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Old 10-03-2016, 10:08 AM   #18
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Burro Frame

Daguum it, Mike I think you are right. Back to the drawing board. I think I was trying to talk myself out of the extra work.

I just finished up the axle install yesterday. I should have run angle all the way down the bottom side of the frame and THEN mounted the leaf spring brackets to the new angle. I will have to look it over and decide the best fix. Worried now about damaging the frame by cutting out the new brackets I installed. I'll figure something out.

Thanks for the advice.
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Old 10-03-2016, 06:07 PM   #19
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Leaf Spring Install & Spare Tire Holder

Good news...
I got the leaf spring and axle installed. I drilled and tapped the frame to bolt the brackets to the frame. I don't think there was enough metal there, so I also tack welded the nuts to the brackets and welded the brackets to the frame.

I may have a little more lift than I expect. I may end up putting bigger tires on. I will wait and see what it looks like when I get it on the frame.

Since the frame is lifted a little bit, I installed a spare tire hanger under the frame in the front. I kept this off an old camper I had before I sold it. I thought it would look a little better, allow less weather on the spare tire, and allow me to get the utility tray (I am going to make) to be installed closer to the camper.

Bad News...
I think I have been talked into beefing up the frame. I should have welded 2" angle on the inside bottom of the frame, then added the leaf spring brackets on top of that. As it is now, I'm afraid I'd do more damage to the frame cutting the leaf spring brackets back out. I will have to come up with something else.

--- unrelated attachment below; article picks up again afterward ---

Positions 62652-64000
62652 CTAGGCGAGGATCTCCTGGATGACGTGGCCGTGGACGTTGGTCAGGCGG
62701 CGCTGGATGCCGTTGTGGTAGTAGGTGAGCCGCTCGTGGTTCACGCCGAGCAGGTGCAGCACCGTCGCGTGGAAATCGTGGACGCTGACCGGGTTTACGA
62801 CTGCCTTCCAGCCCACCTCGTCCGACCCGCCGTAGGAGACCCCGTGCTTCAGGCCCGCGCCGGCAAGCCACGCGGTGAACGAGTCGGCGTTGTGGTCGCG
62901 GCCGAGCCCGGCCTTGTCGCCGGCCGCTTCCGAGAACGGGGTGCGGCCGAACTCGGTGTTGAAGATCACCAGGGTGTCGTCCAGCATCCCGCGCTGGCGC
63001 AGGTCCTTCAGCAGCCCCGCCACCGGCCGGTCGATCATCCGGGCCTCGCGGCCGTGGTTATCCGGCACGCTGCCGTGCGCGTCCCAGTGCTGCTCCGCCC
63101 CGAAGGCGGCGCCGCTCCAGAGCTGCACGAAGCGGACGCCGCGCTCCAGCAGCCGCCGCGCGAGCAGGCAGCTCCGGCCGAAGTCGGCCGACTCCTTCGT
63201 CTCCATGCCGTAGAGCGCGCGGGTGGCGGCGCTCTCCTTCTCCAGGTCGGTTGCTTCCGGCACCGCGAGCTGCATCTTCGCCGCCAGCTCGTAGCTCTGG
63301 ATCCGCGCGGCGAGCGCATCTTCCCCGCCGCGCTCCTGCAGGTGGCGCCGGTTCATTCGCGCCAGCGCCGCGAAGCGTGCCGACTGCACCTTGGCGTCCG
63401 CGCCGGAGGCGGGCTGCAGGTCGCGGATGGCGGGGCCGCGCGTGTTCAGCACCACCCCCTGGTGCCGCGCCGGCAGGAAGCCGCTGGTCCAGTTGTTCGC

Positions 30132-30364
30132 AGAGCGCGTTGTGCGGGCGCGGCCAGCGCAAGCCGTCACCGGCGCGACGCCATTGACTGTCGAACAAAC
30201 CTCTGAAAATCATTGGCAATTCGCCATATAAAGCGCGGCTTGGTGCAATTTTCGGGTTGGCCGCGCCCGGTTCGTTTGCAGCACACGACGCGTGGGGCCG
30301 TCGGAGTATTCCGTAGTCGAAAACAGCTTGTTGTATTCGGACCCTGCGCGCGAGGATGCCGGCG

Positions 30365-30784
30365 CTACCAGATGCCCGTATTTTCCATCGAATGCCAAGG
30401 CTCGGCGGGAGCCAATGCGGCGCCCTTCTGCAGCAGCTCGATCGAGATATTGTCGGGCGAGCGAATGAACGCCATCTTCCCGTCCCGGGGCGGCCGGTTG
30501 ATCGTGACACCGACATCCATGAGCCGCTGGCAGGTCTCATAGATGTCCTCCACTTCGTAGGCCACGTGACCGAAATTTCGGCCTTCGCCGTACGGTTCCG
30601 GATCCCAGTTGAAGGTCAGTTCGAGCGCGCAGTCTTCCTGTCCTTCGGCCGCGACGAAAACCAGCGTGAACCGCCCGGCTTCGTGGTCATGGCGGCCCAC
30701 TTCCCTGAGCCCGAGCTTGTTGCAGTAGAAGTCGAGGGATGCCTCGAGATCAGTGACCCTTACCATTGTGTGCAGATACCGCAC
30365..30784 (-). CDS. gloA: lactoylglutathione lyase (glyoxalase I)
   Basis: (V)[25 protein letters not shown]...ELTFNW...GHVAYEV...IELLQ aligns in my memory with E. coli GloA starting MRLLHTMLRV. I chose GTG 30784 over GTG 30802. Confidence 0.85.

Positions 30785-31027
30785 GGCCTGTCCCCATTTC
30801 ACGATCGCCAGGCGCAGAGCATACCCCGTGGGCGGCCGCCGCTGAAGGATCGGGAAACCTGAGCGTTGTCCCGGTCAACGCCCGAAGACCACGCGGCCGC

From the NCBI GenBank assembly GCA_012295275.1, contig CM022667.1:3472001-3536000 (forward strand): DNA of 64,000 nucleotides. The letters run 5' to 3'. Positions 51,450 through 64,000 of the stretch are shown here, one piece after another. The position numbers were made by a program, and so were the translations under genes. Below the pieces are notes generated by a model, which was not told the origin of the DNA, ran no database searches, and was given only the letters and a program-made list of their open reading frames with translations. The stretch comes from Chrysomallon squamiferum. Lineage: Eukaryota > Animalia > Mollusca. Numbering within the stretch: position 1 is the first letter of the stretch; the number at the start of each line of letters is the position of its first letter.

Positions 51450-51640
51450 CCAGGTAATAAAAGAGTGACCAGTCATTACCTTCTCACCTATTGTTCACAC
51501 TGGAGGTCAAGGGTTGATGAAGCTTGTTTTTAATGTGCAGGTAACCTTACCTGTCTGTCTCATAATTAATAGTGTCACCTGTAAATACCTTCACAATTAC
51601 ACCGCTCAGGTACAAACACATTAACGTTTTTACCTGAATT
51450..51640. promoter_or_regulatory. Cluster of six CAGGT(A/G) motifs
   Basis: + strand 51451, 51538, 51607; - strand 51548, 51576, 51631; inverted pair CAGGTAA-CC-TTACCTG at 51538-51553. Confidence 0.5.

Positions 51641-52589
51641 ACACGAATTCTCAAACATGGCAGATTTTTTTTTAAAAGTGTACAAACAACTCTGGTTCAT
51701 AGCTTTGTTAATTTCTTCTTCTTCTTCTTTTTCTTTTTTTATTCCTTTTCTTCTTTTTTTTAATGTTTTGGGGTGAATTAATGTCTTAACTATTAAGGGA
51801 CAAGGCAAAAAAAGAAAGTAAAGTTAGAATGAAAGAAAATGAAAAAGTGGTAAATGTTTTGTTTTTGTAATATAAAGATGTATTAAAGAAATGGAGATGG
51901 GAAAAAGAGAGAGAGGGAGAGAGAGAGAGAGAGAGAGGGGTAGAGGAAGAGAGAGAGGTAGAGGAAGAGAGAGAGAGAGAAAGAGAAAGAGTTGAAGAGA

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Old 11-05-2016, 07:14 PM   #20
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Frame Mods

This frame work has been a lot more work than I thought, but I'm glad I've done it. I think it is pretty heavy duty now. I had to cut off the leaf spring brackets I added originally. Here is what I have done ...
1) Reinforced the frame with 3/16 2" X 3" angle. I decided to add the angle on the inside of the frame. This way I could tie the existing cross angle into the new angle. I cut the angle to length and cut notches to slip over the cross angle. This provides a lot of places to tie everything together with welding.
2) Reinforced the weak spot where there is a bend in the frame (going to the tongue), by welding in gussets and grinding them to match the radius.
3) Added a spare tire holder. I cut out the old 3 small pieces of angle that held the propane tank and added one piece of 2"x2" angle.
4) Added a trailer hitch. It should be pretty stiff since it is supported in two places.
5) Added two extra 2"x2" cross members (new are 3/16" and original are 1/8"). I did this for stiffness and to support the floor. I am going to put the floor in in three pieces and I wanted a full 2" to attach each end of the floor.
6) Added mounts for scissor jacks. I don't care of the original drop down jacks. I would have added them directly to the frame, but they stuck down to0 far and it looked funny.
7) Added mounts for leaf spring axle. Drilled and tapped the frame. Bolted the brackets to the frame, then also welded ends of brackets to frame.

I have some finish welding to do, a little priming and then paint. Getting closer.

I figured I probably added about 100# of metal. Don't like the extra weight, but the frame was just too flimsy for me.